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|Title:||Convergence of monastic and modern education in Bhutan?||Contributor(s):||Denman, Brian (author) ; Namgyel, Singye (author)||Publication Date:||2008||DOI:||10.1007/s11159-008-9085-0||Handle Link:||https://hdl.handle.net/1959.11/3710||Abstract:||In the 1960s, the Royal Government of Bhutan began developing its modern educational system. Over time, a strategic plan was formulated to meet Education for All and Millennium Development Goals. In 2003, the Royal University of Bhutan, the country's first university, opened its doors. This paper uses comparative analysis to describe and explore the impact on the development of The Royal University of Bhutan of the national consciousness termed 'Gross National Happiness'. It is proposed that the university is likely to become a catalyst for development, and an influential representative of and for a cultural identity. Will it become an elite institution? Will the institution offer formal degrees for all who qualify? It is suggested that the issues considered in Bhutan may be of significance for other new universities attempting to establish themselves in the developing world.||Publication Type:||Journal Article||Source of Publication:||International Review of Education, 54(3-4), p. 475-491||Publisher:||Springer||Place of Publication:||Amsterdam, The Netherlands and Berlin/Heidelberg, Germany||ISSN:||0020-8566||Field of Research (FOR):||130304 Educational Administration, Management and Leadership||Socio-Economic Objective (SEO):||939999 Education and Training not elsewhere classified||Peer Reviewed:||Yes||HERDC Category Description:||C1 Refereed Article in a Scholarly Journal||Statistics to Oct 2018:||Visitors: 133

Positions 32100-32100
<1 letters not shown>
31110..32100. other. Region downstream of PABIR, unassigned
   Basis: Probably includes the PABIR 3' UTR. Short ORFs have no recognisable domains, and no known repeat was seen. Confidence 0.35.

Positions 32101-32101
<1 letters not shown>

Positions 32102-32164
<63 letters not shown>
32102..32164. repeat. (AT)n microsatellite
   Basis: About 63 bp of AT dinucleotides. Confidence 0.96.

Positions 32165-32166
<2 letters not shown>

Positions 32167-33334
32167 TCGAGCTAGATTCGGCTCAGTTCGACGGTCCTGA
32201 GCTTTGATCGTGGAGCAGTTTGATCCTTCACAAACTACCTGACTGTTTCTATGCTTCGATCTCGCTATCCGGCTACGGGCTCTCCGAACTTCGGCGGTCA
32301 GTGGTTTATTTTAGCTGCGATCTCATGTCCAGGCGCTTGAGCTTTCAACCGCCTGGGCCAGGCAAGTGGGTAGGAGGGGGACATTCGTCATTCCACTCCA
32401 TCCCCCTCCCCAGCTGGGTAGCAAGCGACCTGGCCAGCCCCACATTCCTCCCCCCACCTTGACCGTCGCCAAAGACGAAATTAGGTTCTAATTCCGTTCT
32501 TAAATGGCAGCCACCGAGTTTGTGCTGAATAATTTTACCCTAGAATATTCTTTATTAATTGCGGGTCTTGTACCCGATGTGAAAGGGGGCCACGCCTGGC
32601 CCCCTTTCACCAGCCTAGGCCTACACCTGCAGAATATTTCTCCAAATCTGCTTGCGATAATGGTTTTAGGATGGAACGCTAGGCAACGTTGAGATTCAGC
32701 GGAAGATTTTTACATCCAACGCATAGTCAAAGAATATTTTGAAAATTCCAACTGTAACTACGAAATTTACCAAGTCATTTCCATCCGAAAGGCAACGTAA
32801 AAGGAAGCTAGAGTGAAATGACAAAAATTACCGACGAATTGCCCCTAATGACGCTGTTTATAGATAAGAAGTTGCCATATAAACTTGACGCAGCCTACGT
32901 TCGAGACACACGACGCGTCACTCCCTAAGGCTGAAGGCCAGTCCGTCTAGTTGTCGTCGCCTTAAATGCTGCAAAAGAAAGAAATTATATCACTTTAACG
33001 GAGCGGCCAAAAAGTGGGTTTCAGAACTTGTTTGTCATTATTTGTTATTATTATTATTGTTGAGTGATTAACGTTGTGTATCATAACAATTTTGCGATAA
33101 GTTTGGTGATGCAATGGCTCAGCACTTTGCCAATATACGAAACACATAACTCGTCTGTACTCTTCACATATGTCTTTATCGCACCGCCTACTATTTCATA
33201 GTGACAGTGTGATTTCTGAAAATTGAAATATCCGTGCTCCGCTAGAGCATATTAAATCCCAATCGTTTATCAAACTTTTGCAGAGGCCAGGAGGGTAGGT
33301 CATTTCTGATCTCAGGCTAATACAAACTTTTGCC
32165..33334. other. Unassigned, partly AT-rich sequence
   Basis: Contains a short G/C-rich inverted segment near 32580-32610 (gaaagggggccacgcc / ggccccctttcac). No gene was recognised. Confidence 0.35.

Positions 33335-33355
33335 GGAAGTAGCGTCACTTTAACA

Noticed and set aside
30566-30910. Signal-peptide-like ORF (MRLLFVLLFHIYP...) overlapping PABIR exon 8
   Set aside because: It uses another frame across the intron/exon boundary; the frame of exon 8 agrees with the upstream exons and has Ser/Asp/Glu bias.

|Appears in Collections:||Journal Article|
School of Education
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